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Airlines Called Vulnerable to Attack by Terrorist Missiles

Shoulder-fired weapons are easy to obtain, analysts say. Commercial aircraft lack systems to defend against them.

November 30, 2002|Sonni Efron and Esther Schrader | Times Staff Writers

WASHINGTON — The attack this week on an Israeli charter plane in Kenya underscores the vulnerability of commercial jets to terrorists wielding shoulder-fired missiles, which are relatively cheap, portable and widely available on the international black market, U.S. and Israeli officials and private analysts said.

Israeli officials on Friday said the Arkia Charter Co. jet carrying 271 people that was fired on twice by surface-to-air missiles Thursday apparently was spared by bad aim from an old, inaccurate weapon. But civilian aircraft owned by Israel's flagship carrier, El Al, are equipped with flares that act as decoys for the heat-seeking weapons.

"This is not only an Israeli problem," Avi Pazner, an Israeli government spokesman, told Associated Press. "What can be done against an Israeli aircraft can easily be done against a European or American one."

"This is going to cause an enormous shudder throughout the [U.S.] government," said Daniel Benjamin, a former National Security Council counterterrorism expert at the Center for Strategic and International Studies, or CSIS, in Washington.

Security analysts have been warning for years about the potential threat posed by terrorists toting shoulder-fired missiles. Al Qaeda is believed to have fired them at planes in Saudi Arabia and Yemen, and the Tamil Tiger rebels used them to down a passenger aircraft in Sri Lanka in 1998.

In the United States, Benjamin said, "the airlines have always refused to consider putting aboard the defense measures that are necessary, for reasons of cost.... Even though the airlines are in worse [financial] shape now, it's hard for me to see how they're going to avoid a big, big battle over this."

However, another CSIS terrorism expert, Anthony Cordesman, a former director of intelligence assessment at the Pentagon, said installing systems on commercial airlines to defend against attack by shoulder-fired missiles is not likely to be either feasible or effective.

A spokesman for Boeing Commercial Airlines, Craig Martin, agreed that putting missile-defense technology aboard commercial aircraft would be neither cheap nor easy.

And he argued that the basic premise of the air travel industry -- the free and safe flow of civilian air traffic -- would be undermined by a decision to try to defend aircraft against missiles.

"You won't put your family on an aircraft if you think it's going to be hit by a missile, regardless of what defenses are on board," Martin said. He suggested that authorities focus on the underlying causes of the attacks and on making such attacks unacceptable.

Meanwhile, a U.S. General Accounting Office report released two days before the Kenya attack warns that the systems developed by the Pentagon to protect military aircraft from surface-to-air missiles also are unreliable.

The GAO, Congress' watchdog agency, had already warned in a January 2001 report about problems with the military's capability to suppress enemy air defenses.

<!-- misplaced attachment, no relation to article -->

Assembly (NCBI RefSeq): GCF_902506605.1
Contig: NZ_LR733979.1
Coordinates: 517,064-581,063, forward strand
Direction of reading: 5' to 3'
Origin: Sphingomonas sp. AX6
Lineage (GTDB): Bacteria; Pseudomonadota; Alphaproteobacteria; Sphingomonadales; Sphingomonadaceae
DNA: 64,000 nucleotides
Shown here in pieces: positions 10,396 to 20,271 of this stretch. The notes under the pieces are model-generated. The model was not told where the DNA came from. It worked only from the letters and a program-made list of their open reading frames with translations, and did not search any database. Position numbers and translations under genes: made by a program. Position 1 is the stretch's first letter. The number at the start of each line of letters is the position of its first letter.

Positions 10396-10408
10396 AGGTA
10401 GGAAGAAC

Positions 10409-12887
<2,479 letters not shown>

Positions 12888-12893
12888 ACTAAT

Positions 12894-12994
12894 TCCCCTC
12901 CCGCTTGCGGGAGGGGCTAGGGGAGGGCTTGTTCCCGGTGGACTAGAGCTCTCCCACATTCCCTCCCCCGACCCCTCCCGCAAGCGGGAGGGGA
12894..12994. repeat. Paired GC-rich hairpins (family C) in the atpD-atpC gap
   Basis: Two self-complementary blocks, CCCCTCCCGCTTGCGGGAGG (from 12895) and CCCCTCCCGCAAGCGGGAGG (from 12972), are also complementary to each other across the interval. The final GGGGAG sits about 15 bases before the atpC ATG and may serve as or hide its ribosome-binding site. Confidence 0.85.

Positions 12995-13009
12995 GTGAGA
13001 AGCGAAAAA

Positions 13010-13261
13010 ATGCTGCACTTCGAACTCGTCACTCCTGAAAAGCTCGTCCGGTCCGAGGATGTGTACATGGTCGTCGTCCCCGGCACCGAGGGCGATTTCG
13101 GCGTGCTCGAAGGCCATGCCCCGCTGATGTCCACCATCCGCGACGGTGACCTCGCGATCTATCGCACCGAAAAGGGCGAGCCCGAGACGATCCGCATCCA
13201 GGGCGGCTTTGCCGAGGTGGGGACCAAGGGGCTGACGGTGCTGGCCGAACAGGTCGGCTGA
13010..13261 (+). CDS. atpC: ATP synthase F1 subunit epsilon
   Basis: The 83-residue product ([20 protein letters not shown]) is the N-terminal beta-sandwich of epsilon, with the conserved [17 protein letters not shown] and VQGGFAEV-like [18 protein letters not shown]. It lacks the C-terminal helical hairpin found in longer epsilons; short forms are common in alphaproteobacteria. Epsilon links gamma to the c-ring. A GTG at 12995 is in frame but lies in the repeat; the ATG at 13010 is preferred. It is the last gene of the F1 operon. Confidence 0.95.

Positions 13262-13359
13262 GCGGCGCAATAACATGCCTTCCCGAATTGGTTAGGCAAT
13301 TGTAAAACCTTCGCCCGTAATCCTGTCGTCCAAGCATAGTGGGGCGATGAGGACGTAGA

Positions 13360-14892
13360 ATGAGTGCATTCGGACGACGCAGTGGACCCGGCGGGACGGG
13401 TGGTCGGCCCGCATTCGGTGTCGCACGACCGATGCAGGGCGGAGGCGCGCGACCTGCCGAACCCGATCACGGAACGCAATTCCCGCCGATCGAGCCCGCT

"The services have already identified serious reliability problems with current self-protection systems on U.S. combat aircraft, including jammers, radar warning receivers and countermeasures dispensers," the GAO wrote in the report released this week. "Most of the current systems use older technology and have logistics support problems due to obsolescence."

The report said that 41 of 44 F-15C aircraft and 10 of 10 F/A-18C aircraft reported to be mission-capable were subsequently found to have two or more faults in their self-protection systems. One F/A-18C had 12 such faults.

The report also found significant problems with aircraft designed to jam the radars of air defenses, and with other craft that fire anti-radiation missiles to destroy air defenses.

"Over the past several years, the quantity and quality of the services' suppression equipment have declined while enemy air defense tactics and equipment have improved," the GAO said.

The missiles fired at the Israeli plane are believed to have been the Soviet-made SA-7, also known by the Russian name Strela-2M. They are older and less accurate versions of the U.S.-made Stinger missiles, which the CIA supplied to the moujahedeen warriors fighting the Soviets in Afghanistan in the 1980s.

The SA-7s were introduced in 1967 and first used by Soviet-backed Egyptian forces against Israel.

When U.S. relations with Egypt later improved, some of the missiles were sent to Germany, where U.S. troops trained with them.

"There are just thousands all over the world," said retired Army Maj. Gen. Edward B. Atkeson, a senior fellow at the Institute of Land Warfare. "Everybody's got them. They're cheap, and it takes only about a day to train a guy on the thing."

The SA-7s are heat-seeking weapons that lock onto a jet's exhaust.

Defense systems on U.S. fighter planes use sensors to detect the missile's heat, then activate flares designed to confuse the missile's guidance system by sending out waves of heat over a wide area.

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